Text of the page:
Researchers and medical experts from nine world-leading medical imaging centres across the UK come together to form an integrated infrastructure for standardising and validating cancer imaging biomarkers for clinical use.
The centres include the University of Cambridge, University College London, University of Manchester, University of Oxford, King’s College London, The Institute of Cancer Research, London and The Royal Marsden NHS Foundation Trust, Imperial College London, Newcastle University and University of Glasgow.
This unique UK infrastructure provides clinical researchers across the UK with open access to world-class clinical imaging facilities and expertise, as well a repository data management service, artificial intelligence (AI) tools and ongoing training opportunities.
The NCITA consortium, through engagement with NHS Trusts, pharmaceutical companies, medical imaging and nuclear medicine companies as well as funding bodies and patient groups, aims to develop a robust and sustainable imaging biomarker certification process, to revolutionise the speed and accuracy of cancer diagnosis, tumour classification and patient response to treatment.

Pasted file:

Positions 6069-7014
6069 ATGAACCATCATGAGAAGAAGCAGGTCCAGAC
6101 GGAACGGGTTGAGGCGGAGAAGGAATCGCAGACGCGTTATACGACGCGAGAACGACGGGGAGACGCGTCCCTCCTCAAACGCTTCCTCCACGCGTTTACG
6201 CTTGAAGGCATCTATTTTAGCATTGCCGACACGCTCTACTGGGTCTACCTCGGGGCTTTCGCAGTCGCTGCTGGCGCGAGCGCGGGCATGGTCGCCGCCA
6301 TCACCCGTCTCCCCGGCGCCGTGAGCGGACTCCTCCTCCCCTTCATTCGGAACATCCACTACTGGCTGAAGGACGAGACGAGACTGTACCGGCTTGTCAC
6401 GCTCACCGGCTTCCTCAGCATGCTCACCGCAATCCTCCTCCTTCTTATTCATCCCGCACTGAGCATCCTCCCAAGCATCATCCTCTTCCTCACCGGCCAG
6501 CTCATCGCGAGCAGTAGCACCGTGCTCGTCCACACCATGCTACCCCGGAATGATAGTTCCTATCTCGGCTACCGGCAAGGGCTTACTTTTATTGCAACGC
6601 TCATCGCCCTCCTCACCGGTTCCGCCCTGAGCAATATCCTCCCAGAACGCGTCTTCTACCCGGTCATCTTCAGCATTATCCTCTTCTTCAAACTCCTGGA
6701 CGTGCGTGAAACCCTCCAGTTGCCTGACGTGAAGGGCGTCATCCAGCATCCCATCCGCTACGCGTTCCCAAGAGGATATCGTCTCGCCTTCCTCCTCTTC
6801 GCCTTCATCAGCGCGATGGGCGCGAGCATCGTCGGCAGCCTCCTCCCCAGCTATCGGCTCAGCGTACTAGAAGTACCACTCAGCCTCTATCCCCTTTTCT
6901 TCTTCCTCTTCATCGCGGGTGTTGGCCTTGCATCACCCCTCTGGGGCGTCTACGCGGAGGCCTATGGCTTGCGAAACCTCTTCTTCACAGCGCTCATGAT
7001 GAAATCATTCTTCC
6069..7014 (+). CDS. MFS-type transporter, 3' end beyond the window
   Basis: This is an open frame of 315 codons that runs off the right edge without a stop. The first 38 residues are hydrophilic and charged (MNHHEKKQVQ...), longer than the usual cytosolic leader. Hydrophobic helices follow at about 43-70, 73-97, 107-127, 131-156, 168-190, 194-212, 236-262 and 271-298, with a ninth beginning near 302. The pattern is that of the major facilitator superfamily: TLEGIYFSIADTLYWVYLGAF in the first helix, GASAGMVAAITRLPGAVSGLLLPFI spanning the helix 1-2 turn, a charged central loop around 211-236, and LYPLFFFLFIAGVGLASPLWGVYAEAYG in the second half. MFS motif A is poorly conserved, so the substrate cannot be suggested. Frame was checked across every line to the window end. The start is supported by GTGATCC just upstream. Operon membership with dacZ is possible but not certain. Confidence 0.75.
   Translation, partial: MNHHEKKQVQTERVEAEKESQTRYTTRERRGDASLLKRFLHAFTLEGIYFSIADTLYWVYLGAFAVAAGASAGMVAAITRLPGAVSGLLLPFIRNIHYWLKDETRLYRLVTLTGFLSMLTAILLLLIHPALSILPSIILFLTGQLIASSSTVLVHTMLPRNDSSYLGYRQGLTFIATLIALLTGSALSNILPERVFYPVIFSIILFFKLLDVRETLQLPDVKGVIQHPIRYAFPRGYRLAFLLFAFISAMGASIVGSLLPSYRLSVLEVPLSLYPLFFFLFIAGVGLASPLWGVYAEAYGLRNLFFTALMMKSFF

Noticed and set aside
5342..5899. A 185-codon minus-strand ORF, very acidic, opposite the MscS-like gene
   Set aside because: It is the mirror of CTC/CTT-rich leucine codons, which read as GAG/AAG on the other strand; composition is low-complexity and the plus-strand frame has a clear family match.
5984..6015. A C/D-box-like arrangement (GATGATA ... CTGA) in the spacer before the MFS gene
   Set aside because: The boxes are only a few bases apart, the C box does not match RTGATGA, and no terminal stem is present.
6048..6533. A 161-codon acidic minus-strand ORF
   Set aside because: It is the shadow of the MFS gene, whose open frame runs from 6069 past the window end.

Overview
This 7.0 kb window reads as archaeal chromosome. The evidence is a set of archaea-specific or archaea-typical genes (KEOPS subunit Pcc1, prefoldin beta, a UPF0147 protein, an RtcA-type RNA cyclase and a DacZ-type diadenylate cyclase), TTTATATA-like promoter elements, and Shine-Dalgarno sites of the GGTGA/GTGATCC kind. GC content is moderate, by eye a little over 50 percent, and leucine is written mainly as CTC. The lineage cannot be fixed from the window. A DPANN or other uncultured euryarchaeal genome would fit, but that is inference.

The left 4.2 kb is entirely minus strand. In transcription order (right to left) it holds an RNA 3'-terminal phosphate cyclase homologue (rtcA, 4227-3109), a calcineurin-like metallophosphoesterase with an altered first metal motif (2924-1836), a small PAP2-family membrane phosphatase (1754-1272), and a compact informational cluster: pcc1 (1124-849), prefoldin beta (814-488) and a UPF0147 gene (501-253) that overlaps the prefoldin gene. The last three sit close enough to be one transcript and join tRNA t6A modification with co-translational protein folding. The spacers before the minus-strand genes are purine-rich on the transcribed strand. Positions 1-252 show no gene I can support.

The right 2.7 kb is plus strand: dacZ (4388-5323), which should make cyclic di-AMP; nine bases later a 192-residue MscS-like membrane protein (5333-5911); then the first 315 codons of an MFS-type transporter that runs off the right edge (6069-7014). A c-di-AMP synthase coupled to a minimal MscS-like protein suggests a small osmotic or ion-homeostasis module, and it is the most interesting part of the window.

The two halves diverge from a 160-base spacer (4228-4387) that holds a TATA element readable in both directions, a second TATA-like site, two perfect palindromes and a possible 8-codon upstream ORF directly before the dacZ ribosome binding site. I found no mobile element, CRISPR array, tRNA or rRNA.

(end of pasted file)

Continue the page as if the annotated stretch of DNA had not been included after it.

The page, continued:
Professor Evis Sala, Professor of Oncological Imaging in the Department of Radiology at the University of Cambridge, who co-leads our Advanced Cancer Imaging Programme said: "We are delighted to be part of NCITA and are coordinating a renal cancer imaging study for the network using a novel agent that is being developed in Cambridge.
"We are also establishing a shared image repository which will provide the large volume of data needed to 'train' new AI tools to accurately analyse patient scans in the future."
The NCITA initiative is funded by Cancer Research UK and will receive up to £10 million over 5 years.
The NCITA network is led by Prof Shonit Punwani, Prof James O’Connor, Prof Eric Aboagye, Prof Geoff Higgins, Prof Evis Sala, Prof Dow Mu Koh, Prof Tony Ng, Prof Hing Leung and Prof Ruth Plummer with up to 49 co-investigators supporting the NCITA initiative.
NCITA is keen to expand and bring in new academic and industrial partnerships as it develops.
Image caption and reference:
Phenotypically distinct areas (imaging habitats) of ovarian cancer can be identified by advanced analysis of imaging features derived from magnetic resonance imaging (MRI) and positron emission tomography (PET)/computed tomography (CT). These distinct imaging habitats (labeled blue, yellow and green), harbour distinct growth patterns with differential expression of hypoxia- and neovascularization-related markers and distinct somatic genetic alterations.
Weigelt B, Vargas HA, Selenica P, Geyer FC, Mazaheri Y, Blecua P, Conlon N, Hoang LN, Jungbluth AA, Snyder A, Ng CKY, Papanastasiou AD, Sosa RE, Soslow RA, Chi DS, Gardner GJ, Shen R, Reis-Filho JS, Sala E. Radiogenomics Analysis of Intratumor Heterogeneity in a Patient with High-Grade Serous Ovarian Cancer
JCO Precision Oncology June 2019; 3:1-9